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I’ve spent the last few days at a workshop on overlapping markup in Amsterdam. It was organised by Claus Huitfeldt and Michael Sperberg-McQueen under a GODDAG banner, but included representatives of other approaches, such as the XCONCUR crowd and the LMNListas Wendell and myself.

Overlap is arguably the main remaining problem area for markup technologists. Capturing and analysing the overlap between poetic and syntactic structures in poems and plays helps academics gain a deeper understanding of the ways poetic technique has changed over time. And the complexities of structures in documents such as the Bible simply cannot be represented without allowing overlap to happen.

But academic study aside, overlap is a really important problem because whenever we collaborate on documents and whenever we change documents, we create overlapping structures. One of the major projects that I’ve worked on at TSO deals with publishing consolidated legislation, showing the places where “current” legislation was amended over time from its original, enacted state. The authors of legislation care little for document structures, and amendments often overlap document structures such as paragraphs and list items, and each other.

An Example

I used the following example during my talk on the Creole schema language during the workshop. It uses TexMECS notation, in which <name| is a start tag, |name> an end tag and the normal XML syntax is used for attributes:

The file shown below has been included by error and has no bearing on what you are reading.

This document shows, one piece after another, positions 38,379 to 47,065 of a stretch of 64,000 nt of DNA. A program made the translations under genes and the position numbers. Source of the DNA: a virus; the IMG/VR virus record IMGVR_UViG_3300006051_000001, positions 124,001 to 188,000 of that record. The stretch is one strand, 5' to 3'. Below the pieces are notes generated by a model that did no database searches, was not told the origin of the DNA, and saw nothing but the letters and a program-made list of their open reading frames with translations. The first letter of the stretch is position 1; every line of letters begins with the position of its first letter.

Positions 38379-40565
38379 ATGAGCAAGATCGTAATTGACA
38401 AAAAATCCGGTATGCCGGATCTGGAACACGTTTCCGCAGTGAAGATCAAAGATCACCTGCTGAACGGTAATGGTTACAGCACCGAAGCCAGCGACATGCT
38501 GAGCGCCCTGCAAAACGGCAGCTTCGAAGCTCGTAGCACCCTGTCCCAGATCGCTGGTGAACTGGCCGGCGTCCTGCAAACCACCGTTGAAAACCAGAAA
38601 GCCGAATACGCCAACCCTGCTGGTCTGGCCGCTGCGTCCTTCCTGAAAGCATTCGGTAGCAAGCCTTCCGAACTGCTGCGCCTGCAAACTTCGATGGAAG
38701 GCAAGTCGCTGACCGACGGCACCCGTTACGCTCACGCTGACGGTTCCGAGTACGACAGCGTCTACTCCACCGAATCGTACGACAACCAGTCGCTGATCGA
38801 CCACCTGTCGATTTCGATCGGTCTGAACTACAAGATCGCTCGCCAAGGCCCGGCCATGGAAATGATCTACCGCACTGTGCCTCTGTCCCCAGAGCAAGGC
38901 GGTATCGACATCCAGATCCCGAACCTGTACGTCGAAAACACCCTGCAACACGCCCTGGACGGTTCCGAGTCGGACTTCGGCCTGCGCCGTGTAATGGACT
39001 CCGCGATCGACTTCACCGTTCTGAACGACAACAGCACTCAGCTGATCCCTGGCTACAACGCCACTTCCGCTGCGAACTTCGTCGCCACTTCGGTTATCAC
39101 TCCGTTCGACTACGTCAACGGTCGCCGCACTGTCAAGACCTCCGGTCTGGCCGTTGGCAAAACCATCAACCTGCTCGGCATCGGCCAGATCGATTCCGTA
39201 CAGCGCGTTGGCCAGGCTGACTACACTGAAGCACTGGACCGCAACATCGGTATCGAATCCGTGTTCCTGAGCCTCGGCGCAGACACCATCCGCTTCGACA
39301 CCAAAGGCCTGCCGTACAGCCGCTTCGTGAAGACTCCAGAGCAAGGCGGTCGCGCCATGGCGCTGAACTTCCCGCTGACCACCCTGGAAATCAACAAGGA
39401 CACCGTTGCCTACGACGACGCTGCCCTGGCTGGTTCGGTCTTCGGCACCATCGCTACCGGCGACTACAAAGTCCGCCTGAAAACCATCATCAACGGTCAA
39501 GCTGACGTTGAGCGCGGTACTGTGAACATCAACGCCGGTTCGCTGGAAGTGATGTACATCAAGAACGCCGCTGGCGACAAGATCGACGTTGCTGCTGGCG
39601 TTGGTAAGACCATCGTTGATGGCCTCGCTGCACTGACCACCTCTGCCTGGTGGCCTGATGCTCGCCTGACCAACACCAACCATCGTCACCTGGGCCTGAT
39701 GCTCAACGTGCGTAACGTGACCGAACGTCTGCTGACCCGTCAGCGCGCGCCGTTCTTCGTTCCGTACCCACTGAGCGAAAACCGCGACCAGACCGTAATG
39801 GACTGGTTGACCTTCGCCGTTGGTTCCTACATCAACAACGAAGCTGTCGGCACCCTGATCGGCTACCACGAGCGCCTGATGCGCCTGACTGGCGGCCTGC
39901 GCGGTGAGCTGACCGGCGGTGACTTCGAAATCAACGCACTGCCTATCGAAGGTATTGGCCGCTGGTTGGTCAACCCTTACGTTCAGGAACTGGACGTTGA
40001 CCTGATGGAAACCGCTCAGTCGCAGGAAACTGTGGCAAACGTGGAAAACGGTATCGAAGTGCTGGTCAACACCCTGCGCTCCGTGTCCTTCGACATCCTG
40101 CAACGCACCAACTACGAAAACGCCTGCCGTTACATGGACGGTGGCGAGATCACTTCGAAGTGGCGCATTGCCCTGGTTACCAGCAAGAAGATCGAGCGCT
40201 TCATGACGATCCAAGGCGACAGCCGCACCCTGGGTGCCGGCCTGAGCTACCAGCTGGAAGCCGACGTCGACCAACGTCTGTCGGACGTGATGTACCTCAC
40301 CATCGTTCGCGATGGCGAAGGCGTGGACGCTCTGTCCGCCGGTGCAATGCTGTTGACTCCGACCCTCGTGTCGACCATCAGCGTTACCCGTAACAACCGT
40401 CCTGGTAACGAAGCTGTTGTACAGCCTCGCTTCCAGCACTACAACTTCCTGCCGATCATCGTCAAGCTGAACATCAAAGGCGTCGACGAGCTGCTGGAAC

<page n="199"|
    <s|<sl|<pl|Sois sage, ô ma douleur, et tiens-toi plus |pl>
    <s|<sl|<pl|Tu réclamais le Soir; il descend; le voici:|pl>|sl>
    <sl|<pl|Une atmosphère obscure enveloppe la ville,|pl>|sl>
    <sl|<pl|Aux uns portant la paix, aux autres le souci.|pl>|sl>|s>
    <s|<sl|<pl|Pendant que des mortels la multitude vile,|pl>|sl>
    <sl|<pl|Sous le fouet du Plaisir, ce bourreau sans merci,|pl>|sl>
    <sl|<pl|Va cueillir des remords dans la fête servile,|pl>|sl>
    <sl|<pl|Ma douleur, donne moi la main; viens par ici,|pl>|sl>
    <sl|<pl|Loin d'eux.|s> <s|Vois se pencher les défuntes |pl>
    <sl|<pl|Sur les balcons du ciel, en robes surannées;|pl>|sl>
    <sl|<pl|Surgir du fond des eaux le Regret souriant;|pl>|sl>
  <page n="200"|<stanza|
    <sl|<pl|Le Soleil moribund s'endormir sous une arche,|pl>|sl>
    <sl|<pl|Et, comme un long linceul traînant à l'Orient,|pl>|sl>
    <sl|<pl|Entends, ma chère, entends la douce Nuit qui |pl>

The start and end tags mark ranges in the text. (In some discussions of overlap, the ranges are called “elements”, but I prefer to reserve that term for structures that are self-contained, such as those in XML, to avoid confusion.) In Creole’s compact syntax, you could articulate the structure as follows:

# a book is a sequence of pages; it is also a sequence of poems
start = element book { page+ ~ poem+ }

# a page is a sequence of page lines
page = range page { pl+ }

# a poem starts with a title; the body of the poem can be characterised
# as a sequence of stanzas, but also as a sequence of sentences
poem = range poem { title, ( stanza+ ~ s+ ) }

# a title is a self-contained structure that may contains several page lines
title = element title { pl+ }

# a stanza contains several stanza lines
stanza = range stanza { sl+ }

# a stanza line contains one or more page lines
sl = range sl { pl+ }

# a sentence contains some text
s = range s { text }

# a page line contains some text
pl = range pl { text }